NEWTOWN TOWNSHIP >> Pennsylvania’s Lt. Governor John Fetterman brought his recreational marijuana listening tour to Bucks County on Wednesday to hear what residents had to say on the issue.

He got an earful from a crowd of about 200 people gathered inside the Zlock Performing Arts Center on the campus of the Bucks County Community College.

Fetterman was joined on stage by State Senators Steve Santarsiero (D-10) and Maria Collett (D-12) and State Representatives Perry Warren (D-31), Wendy Ullman (D-143) and Tina Davis (D-141) who were also there to listen.

“This is an important public topic that people feel very passionate about,”  Fetterman told the audience. “Chances are you’re sitting next to someone who is strongly in favor of it. Chances are the person on the other side of you is strongly opposed,” said Fetterman. “I don’t plan to do a lot of talking because what I think on this isn’t interesting. What is is what you think. Let’s hear what Bucks County has to say.”

For the next hour and a half, residents spoke for and against the idea as the Lt. Governor listened and occasionally asked a question to a speaker.

The first to speak was Alexander Overton, who rejected the idea that cannabis is a gateway drug, arguing that distinction goes to alcohol and smoking, which he called “the true gateway drugs.

“Alcohol lowers your inhibitions making you more vulnerable to making poor decisions. The same cannot be said about cannabis, which he said poses zero health risk. In fact,” he said, “research shows its effective when it’s used as an exit drug,” noting that Pennsylvania recently approved medical marijuana for opioid use disorder.

“I am one of the Pennsylvanians this law is helping,” he said. “I have been prescribed methadone and I’ve also been prescribed medical marijuana. I’ve been able to lower my dose (of methadone) from 90 to 29 milligrams. Medical marijuana has aided me in the process by eliminating cravings, lowering stress and anxiety levels and reducing withdrawal symptoms. This is a sharp contrast that cannabis is a gateway drug.”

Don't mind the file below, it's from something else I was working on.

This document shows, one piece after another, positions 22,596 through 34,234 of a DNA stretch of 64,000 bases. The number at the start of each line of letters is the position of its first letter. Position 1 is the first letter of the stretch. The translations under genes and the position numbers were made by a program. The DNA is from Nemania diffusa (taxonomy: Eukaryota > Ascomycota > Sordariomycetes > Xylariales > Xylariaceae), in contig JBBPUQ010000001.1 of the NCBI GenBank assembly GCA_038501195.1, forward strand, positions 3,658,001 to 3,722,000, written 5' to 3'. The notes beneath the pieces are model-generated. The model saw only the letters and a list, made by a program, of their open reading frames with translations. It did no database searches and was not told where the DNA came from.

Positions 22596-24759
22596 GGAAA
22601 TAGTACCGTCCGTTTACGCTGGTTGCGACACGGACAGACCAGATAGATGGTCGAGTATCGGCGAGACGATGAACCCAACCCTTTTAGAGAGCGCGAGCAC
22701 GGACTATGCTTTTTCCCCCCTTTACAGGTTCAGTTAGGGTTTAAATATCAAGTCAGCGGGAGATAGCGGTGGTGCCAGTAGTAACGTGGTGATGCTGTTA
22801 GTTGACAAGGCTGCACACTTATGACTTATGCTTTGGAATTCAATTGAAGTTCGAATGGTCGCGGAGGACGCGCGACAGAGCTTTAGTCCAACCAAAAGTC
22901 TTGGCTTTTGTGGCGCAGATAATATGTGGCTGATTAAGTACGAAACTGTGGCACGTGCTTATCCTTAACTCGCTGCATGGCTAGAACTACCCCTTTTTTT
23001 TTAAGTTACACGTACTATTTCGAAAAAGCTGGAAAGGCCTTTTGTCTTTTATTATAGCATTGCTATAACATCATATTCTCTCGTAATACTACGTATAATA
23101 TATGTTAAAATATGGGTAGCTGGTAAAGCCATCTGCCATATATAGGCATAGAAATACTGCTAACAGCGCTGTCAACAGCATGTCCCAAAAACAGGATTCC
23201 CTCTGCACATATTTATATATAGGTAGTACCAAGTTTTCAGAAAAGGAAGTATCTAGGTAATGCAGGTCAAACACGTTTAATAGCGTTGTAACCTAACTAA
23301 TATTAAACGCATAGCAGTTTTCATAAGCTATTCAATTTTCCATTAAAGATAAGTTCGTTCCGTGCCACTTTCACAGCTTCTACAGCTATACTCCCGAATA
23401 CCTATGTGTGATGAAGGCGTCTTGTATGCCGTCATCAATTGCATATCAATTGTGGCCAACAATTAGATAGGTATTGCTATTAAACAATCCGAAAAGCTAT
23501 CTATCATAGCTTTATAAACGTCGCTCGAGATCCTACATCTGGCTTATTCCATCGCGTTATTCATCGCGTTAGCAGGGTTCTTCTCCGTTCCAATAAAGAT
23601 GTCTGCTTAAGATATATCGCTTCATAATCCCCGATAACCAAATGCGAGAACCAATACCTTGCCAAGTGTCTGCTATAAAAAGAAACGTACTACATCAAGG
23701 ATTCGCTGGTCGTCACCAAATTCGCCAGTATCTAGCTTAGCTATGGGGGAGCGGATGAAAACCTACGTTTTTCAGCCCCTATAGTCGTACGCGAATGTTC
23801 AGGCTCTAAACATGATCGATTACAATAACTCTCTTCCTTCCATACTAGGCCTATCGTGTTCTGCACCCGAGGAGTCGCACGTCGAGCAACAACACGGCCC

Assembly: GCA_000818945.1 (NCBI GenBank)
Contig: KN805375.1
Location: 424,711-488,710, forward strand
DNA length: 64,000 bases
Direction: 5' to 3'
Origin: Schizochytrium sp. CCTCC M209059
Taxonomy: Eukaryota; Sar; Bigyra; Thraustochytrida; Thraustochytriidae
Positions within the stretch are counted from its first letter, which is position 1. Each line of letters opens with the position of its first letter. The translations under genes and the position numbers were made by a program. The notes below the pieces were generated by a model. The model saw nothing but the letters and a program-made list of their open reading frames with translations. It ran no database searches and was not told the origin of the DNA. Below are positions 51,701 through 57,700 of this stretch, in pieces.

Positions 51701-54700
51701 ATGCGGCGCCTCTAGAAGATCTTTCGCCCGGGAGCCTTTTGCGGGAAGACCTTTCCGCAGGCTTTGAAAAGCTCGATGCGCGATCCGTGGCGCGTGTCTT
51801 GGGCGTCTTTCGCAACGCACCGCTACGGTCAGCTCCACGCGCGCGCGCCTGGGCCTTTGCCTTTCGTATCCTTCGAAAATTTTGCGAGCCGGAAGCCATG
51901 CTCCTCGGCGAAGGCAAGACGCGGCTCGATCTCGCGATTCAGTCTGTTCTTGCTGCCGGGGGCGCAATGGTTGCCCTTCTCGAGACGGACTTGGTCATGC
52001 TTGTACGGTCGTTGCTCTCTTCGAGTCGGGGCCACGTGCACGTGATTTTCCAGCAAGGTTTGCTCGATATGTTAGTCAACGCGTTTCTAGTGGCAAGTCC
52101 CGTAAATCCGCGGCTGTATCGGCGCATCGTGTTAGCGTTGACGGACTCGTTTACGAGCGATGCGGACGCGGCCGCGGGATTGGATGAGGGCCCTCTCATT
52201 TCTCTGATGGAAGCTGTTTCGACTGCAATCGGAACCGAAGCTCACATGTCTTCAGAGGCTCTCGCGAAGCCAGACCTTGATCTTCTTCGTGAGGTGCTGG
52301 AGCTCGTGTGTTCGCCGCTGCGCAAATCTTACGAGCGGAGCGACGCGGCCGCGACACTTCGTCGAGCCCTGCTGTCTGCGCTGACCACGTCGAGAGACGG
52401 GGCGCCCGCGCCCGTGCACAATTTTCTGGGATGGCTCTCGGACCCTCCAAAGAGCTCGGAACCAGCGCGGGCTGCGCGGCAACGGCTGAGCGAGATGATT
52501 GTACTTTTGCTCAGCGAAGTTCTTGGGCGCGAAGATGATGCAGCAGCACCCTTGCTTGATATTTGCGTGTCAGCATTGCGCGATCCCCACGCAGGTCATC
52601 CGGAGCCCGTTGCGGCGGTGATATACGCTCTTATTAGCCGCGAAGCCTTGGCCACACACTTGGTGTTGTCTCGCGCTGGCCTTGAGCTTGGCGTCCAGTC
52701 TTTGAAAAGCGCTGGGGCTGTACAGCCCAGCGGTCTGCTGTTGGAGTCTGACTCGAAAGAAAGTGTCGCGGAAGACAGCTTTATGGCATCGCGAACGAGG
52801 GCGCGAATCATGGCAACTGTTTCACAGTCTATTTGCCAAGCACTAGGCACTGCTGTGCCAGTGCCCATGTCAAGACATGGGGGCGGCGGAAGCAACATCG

His comments were shared by a number of speakers who told the Lt. Governor and the state lawmakers that the use of medical cannabis has helped them beat their additions and has literally turned their lives around.

Recovering addict John Ruby, however, disagreed. “My first choice was not to use crystal meth, not to use cocaine. My first drug was marijuana that eventually led me to those other drugs.

“Healthy countries with healthy populations do not legalize drugs. Only countries in decline do,” he said.

Several nurses also spoke in favor of recreational marijuana, saying the plant should be treated as a medicine and no longer as an illegal drug.

“We’re talking about a therapeutic plant. We’re not talking about a man made drug,” said a patient advocate from Bucks County and a cannabis educator. “This plant can heal. I’ve seen it. There are people who are benefiting from this every day. We need to look at this plant for what it is. It is not a drug. It’s medicine. It’s therapeutic. It is time we let cannabis speak for itself.”

Newtown Township resident Steve Cickay added bluntly, “It’s freakin’ 2019. Prohibition is failing right now for pot.

“There’s an underground industry that serves a need for this relatively harmless recreational drug,” he said. “It’s time to get it out of the shadows and into the light. We need to mellow out in this time of partisan divide. We need to take a toke, relax and appreciate each other as human beings. Legalization will go a long way to making us all feel better.

“But let’s get practical,” Cickay continued. “It’s an industry. It will create jobs. It will be good for the economy. Other states are doing it. If we don’t do it we’re going to lose out. We need government revenue. This is a great tax source. We need those tax dollars to improve our environment. We need those tax dollars to improve our health care system so everyone can get coverage.”

Several at the forum agreed with Cickay’s financial assessment, citing Colorado’s windfall of tax dollars now approaching just under a billion and seeing legalization as a way of digging the state out from beneath its financial challenges, including the Philadelphia School District and the Turnpike Commission, both in debt to the tune of millions of dollars.

But at what expense, wondered another resident who said he recently attended a county forum on vaping and the opioid crisis and is concerned with how legalization will impact young people.

“Every single person who was there, from drug addicts to the chief of police from Buckingham to District Attorney Matt Weintraub, all said it’s the worst thing to do to legalize marijuana.